If supermarkets are filled with sales people urging you to buy Spanish olive oil, Danish cookies and German chocolate; if car lots are filled with Renaults, Peugeots and Citroens (and VWs, BMWs and Audis); if entire college dormitories are filled with students from all over the world - and there is a certain prestige in all of that foreign-ness, why stick with 'English names'? Names, too, come from all over!


C'mon, China! Let this foreign teacher do the job you hired her to do: correct misconceptions and broaden perspectives. Please don't limit yourself only to 'English names'; that denies the rest of the world and its many wonders, including meanings of exotic names like: Jasmine ('flower of the olive family', from Africa), Erica ('Honorable Ruler' in Danish) and Linda ('beautiful' in Spanish).

(Opinions of the writer in this blog don't represent those of China Daily.)

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Comment Comment (36 comments)

Reply Report voice_cd 2016-10-1 16:04
thanks for sharing here, we have highlighted your blog.
Reply Report seanboyce88 2016-10-1 16:29
In all honesty, I don't just see why they don't just use their own names anyway. In every other country you are not asked to change your name, so why is china so different?

I had to choose a Chinese name (being a student here) and it still annoys me that people here cannot pronounce my name properly and have to resort to xiaoen  (see-aow-en...a rough phonetic guide to non chinese speakers). Is it really so difficult to remember a name? In all my life with all the foreign names I have ever met, I have never once found it difficult to remember a name be it arabic, hindi, russian or chinese...
Reply Report BlondeAmber 2016-10-1 17:35
seanboyce88: In all honesty, I don't just see why they don't just use their own names anyway. In every other country you are not asked to change your name, so why  ...
I agree.
I have met students who have been given incredibly inappropriate 'english' names either by themselves or former teachers (both Chinese and non-Chinese teachers).

And I am constantly told (by Chinese people) that my name is 'meaningless' because it is not Chinese - whereas the origin of my name is 'brave song of happiness'.
Reply Report BlondeAmber 2016-10-1 17:37
to answer the OP's question.
no, I don't have an English name, I am not English.
Reply Report Riz 2016-10-1 23:02
Brilliant! My name's my name. Why change it?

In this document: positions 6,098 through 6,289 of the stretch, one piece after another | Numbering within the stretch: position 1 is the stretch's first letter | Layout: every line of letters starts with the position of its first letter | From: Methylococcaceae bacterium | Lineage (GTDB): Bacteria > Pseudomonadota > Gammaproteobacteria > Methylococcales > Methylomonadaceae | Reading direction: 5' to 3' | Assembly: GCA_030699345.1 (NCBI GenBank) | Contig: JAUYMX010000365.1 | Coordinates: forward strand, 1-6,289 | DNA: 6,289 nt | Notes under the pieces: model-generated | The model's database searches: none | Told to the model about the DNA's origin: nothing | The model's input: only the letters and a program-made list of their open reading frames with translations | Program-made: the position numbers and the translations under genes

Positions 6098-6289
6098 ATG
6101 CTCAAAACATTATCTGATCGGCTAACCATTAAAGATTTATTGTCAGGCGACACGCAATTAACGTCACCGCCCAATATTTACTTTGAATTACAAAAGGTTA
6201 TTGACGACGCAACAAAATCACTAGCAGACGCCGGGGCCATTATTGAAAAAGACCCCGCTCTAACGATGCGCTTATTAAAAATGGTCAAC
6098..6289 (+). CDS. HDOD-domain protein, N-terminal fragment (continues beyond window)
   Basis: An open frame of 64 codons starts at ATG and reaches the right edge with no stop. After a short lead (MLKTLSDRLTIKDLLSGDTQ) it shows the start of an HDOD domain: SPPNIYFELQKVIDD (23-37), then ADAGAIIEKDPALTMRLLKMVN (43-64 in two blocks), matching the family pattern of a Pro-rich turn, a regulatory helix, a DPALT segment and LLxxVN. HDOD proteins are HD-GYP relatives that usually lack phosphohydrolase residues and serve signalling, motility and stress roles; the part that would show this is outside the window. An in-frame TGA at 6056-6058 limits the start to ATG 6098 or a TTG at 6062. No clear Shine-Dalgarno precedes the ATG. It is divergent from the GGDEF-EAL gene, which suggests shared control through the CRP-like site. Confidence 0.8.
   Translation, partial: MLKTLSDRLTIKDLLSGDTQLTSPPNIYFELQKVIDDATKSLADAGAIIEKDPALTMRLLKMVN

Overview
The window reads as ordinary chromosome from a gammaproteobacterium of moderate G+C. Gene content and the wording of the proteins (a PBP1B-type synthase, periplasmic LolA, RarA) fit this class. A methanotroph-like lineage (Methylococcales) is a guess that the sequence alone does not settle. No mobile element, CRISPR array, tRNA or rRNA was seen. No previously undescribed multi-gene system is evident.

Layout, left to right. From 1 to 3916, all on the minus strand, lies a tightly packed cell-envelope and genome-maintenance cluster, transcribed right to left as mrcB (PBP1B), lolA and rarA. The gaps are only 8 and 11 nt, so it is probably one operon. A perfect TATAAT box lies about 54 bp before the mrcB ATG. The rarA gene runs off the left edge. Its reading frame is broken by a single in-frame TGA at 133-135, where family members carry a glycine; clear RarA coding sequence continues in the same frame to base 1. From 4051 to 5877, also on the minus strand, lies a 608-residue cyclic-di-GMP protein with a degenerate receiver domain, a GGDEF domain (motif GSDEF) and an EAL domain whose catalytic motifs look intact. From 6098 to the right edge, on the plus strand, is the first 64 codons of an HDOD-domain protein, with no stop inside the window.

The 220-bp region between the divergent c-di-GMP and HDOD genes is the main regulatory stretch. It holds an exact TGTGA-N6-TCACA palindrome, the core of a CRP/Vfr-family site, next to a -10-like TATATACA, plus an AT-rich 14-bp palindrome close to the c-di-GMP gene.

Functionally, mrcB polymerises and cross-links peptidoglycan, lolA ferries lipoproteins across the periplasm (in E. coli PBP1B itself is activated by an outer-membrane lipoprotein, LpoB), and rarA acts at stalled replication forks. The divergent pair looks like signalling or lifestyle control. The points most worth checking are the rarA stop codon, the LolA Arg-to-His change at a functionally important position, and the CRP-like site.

Reply Report teamkrejados 2016-10-2 10:32
voice_cd: thanks for sharing here, we have highlighted your blog.
Thank you! Wish you a happy holiday week!
Reply Report teamkrejados 2016-10-3 08:36
BlondeAmber: I agree.
I have met students who have been given incredibly inappropriate 'english' names either by themselves or former teachers (both Chinese and no ...
Apropos wildly inappropriate names... oh, yeah! I've heard my share of them, too. Echo, Oven, Open, Jeans (like the pants)... just to name a few.

Strangely enough, I have a very nice Chinese name: 高乐思 - tall, happy thoughts but the Chinese insist on calling me 索菲娅, the phonetic 'translation' of my western name which has no meaning at all. Go figure!
Reply Report teamkrejados 2016-10-3 08:44
seanboyce88: In all honesty, I don't just see why they don't just use their own names anyway. In every other country you are not asked to change your name, so why  ...
I think the need for a western name comes from perceived bias against the Chinese in other countries, and a need to fit in. The movie Dark Matter highlights that very well. It could also be that the Chinese believe that no foreigner could pronounce their name correctly. Another reason could simply be the prestige of having something western that is all one's own.

It really isn't so hard to remember (or pronounce) names. And, if my students are any indication, remembering a name is a vital social skill in China - they are forever asking me: "Do you remember my name?". And they get hurt/offended if I don't.

Would 山 be closer to a phonetic 'translation' of your name?
Reply Report teamkrejados 2016-10-3 08:45
Riz: Brilliant! My name's my name. Why change it?
Rizwan! Long time, no see!

And I still remember your name!  
Reply Report seanboyce88 2016-10-3 09:35
BlondeAmber: to answer the OP's question.
no, I don't have an English name, I am not English.
Yeah that too haha....

Being called Sean in China means I of course get called "seen" an awful lot haha. good old Gaelic just confusing everyone. Even Europeans have fallen for that
Reply Report Riz 2016-10-3 12:50
Hahaha....I am back  my friend.  
Reply Report seanboyce88 2016-10-3 12:54